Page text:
The Catcher in the Rye by J. D. Salinger This work is considered exceptional by our editorial staff.

January 5, 2011
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The wonderfully sarcastic novel, The Catcher in the Rye written by J.D. Salinger, is a beautiful piece of literature that goes down in the books as a renowned American classic. This realistic fiction work was formerly published in 1951 by Little, Brown and Company in New York, NY and has enchanted and entertained its audiences ever since. The relatable story wisps readers away with the journey of a seemingly ordinary, sardonic and bitter teenager in finding his place within the chaos of adulthood and the society that comes along with it. Other equally important sub-themes include the “protection” and destruction alienating oneself provides, as well as condemning the artificial phonies within each and every person’s life here on earth. In my personal opinion, I think the novel is brilliant, raw, and touching; reaching into the inner youth of any person who reads it.

Salinger takes us into the life of 16 year old Holden Caulfield, a cynical young man and consistent prep-school dropout. Holden is at war with his inner demons; the story travelling along side his inner growth and confliction. He shares with the audience his experience of being expelled from yet another expensive, “phony” boarding school, Pencey Prep, and his decision to leave the school early and live on his own until the beginning of Christmas vacation. Unbeknownst to Holden’s parents, he is kicked out, and roams New York for the course of several, life-changing days in which he encounters very adult people and places that mature and shape him as a person. The narrative attacks the struggles one faces leaving behind innocence and adolescence when transitioning into adulthood in a raw and relatable fashion.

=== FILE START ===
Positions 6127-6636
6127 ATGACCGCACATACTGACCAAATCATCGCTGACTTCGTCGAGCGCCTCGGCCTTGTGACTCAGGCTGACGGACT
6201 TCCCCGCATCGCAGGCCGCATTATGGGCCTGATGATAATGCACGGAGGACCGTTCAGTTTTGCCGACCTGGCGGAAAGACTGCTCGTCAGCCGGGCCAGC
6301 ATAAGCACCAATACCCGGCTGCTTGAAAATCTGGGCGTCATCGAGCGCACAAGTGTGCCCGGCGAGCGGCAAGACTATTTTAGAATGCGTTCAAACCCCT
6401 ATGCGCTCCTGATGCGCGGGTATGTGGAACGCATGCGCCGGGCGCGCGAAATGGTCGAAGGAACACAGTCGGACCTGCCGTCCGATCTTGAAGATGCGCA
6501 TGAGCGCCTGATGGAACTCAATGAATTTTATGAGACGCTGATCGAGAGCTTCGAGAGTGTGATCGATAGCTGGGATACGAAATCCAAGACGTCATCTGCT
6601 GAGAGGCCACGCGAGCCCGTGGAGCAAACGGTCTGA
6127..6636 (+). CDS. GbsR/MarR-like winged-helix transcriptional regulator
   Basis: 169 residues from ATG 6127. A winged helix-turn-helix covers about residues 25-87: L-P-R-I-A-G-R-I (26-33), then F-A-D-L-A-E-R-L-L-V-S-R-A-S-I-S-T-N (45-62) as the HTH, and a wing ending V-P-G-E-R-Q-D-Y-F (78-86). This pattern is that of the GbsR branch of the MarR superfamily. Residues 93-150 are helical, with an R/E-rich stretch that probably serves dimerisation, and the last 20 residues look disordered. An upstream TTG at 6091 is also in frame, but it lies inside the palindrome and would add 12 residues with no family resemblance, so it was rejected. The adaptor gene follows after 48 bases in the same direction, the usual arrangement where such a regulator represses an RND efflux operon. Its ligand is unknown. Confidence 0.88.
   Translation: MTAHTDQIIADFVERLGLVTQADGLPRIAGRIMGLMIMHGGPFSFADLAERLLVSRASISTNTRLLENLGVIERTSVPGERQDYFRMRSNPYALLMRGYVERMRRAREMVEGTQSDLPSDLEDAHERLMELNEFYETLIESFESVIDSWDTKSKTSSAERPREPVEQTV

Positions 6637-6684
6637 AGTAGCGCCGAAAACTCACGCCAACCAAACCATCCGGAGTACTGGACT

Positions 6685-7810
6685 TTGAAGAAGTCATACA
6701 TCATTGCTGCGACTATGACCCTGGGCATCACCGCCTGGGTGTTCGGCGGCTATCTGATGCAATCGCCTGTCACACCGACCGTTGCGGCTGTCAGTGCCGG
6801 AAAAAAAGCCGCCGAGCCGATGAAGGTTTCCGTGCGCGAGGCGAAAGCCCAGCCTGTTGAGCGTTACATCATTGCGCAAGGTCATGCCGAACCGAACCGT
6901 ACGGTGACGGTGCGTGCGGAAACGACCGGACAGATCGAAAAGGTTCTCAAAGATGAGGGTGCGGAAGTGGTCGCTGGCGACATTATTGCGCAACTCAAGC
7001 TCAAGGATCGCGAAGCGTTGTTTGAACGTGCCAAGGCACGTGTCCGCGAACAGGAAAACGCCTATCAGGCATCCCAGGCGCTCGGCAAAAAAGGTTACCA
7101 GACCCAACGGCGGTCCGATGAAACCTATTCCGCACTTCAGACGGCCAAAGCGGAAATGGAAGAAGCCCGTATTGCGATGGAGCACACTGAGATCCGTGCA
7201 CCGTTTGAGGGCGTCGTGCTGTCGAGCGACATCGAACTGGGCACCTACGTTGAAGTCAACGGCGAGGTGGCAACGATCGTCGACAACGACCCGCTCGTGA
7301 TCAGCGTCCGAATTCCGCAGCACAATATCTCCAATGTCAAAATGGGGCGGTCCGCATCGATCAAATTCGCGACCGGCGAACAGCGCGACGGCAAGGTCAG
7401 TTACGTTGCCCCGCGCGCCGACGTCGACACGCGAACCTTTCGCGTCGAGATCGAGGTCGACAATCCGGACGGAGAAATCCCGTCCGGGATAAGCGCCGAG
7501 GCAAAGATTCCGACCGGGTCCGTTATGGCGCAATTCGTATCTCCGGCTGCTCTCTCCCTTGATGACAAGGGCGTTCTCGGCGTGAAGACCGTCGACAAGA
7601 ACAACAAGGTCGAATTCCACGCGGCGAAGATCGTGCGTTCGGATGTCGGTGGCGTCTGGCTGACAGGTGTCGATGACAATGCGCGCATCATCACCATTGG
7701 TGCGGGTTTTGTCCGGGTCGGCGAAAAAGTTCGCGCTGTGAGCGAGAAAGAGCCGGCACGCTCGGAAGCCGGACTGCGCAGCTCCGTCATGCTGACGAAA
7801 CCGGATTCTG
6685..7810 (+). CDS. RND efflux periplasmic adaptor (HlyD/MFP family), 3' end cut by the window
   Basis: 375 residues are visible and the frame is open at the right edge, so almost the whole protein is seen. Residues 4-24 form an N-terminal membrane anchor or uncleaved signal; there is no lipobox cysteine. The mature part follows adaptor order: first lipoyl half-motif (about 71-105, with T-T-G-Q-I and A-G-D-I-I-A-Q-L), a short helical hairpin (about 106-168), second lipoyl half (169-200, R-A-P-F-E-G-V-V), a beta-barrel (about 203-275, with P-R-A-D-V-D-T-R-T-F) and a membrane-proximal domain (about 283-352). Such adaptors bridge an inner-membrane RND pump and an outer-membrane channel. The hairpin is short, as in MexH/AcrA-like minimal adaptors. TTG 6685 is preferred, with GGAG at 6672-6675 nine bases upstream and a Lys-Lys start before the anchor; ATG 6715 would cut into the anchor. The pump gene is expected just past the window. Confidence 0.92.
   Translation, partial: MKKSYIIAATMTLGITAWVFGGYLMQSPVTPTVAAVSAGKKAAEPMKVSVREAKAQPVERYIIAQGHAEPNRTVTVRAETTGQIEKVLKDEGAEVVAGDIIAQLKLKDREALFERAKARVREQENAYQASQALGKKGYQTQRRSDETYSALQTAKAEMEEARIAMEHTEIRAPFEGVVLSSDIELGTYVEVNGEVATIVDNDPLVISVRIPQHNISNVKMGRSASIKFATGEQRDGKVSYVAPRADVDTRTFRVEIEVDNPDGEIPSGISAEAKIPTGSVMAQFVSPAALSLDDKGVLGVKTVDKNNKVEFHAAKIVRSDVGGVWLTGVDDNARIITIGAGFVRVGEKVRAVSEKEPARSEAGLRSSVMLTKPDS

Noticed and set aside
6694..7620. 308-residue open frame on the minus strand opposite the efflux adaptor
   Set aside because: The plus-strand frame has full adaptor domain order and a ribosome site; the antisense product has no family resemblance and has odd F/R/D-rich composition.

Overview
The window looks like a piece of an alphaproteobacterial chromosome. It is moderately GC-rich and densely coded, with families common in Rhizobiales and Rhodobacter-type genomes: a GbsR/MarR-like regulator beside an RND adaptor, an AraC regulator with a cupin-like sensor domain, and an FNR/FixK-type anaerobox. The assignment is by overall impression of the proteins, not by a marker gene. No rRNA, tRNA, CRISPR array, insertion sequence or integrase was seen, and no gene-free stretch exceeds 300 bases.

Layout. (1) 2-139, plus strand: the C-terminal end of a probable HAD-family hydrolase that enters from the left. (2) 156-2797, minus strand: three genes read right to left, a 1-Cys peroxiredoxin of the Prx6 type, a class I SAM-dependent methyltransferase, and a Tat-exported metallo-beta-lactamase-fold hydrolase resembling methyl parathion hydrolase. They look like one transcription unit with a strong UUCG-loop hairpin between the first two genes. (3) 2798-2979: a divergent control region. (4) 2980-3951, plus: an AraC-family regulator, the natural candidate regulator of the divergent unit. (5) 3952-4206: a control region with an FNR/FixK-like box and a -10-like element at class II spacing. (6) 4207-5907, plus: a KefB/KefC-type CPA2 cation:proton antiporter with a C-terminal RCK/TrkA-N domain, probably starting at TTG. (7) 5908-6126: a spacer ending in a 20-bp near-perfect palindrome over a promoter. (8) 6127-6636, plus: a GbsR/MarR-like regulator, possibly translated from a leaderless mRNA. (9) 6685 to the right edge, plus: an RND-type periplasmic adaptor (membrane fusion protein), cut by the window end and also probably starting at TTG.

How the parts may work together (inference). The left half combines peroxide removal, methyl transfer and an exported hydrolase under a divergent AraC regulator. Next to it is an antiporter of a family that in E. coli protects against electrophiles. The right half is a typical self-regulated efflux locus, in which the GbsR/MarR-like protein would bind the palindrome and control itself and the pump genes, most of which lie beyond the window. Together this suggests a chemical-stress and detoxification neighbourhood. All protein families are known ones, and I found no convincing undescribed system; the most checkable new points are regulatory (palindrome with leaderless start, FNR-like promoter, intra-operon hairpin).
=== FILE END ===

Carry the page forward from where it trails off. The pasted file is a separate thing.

My reactions of this book were mostly ones of praise; Salinger does a marvelous job in portraying Holden in such a judgmental yet vulnerable light. He is the perfect example of a pure contradiction that everyone holds in their youth at one time or another; a state of change and transition. I believe that’s the reason as to why I loved the novel as much as I did; just a real, critical, “nitty gritty” sort of representation of teenage life that all people my age can relate to. It also balanced quite effectively the exposure of emotion and fact, in which Salinger used to keep the reader interested and grounded at the same time. I strongly agree with the novel in that growing up is tough and alienation is an easy shell and protection mechanism to use. Also, that insincerity is an unavoidable and inevitable facet of life that every human exhibits, and will continue to experience. However, maturity is being able to develop relationships and intimacy, confidence, and handling conflict with grace and poise. Salinger uses Holden as a guinea pig in showing us that there is beauty and love and vigor in life; that hiding in isolation and sarcastic attitudes only prevents us from seeing that. Although this novel is often banned for its explicit use of vulgarity, it is nonetheless a great read.

The Catcher and the Rye is one of the most treasured and adored pieces of literature today. Through an enticing combination of reality and emotion, Salinger depicts the essence of what the teenage life includes: confusion, loneliness, excitement, joy, and a budding maturity colliding all at once. I would recommend this work to any person my age or older; a memorable read for anyone who picks up the book.

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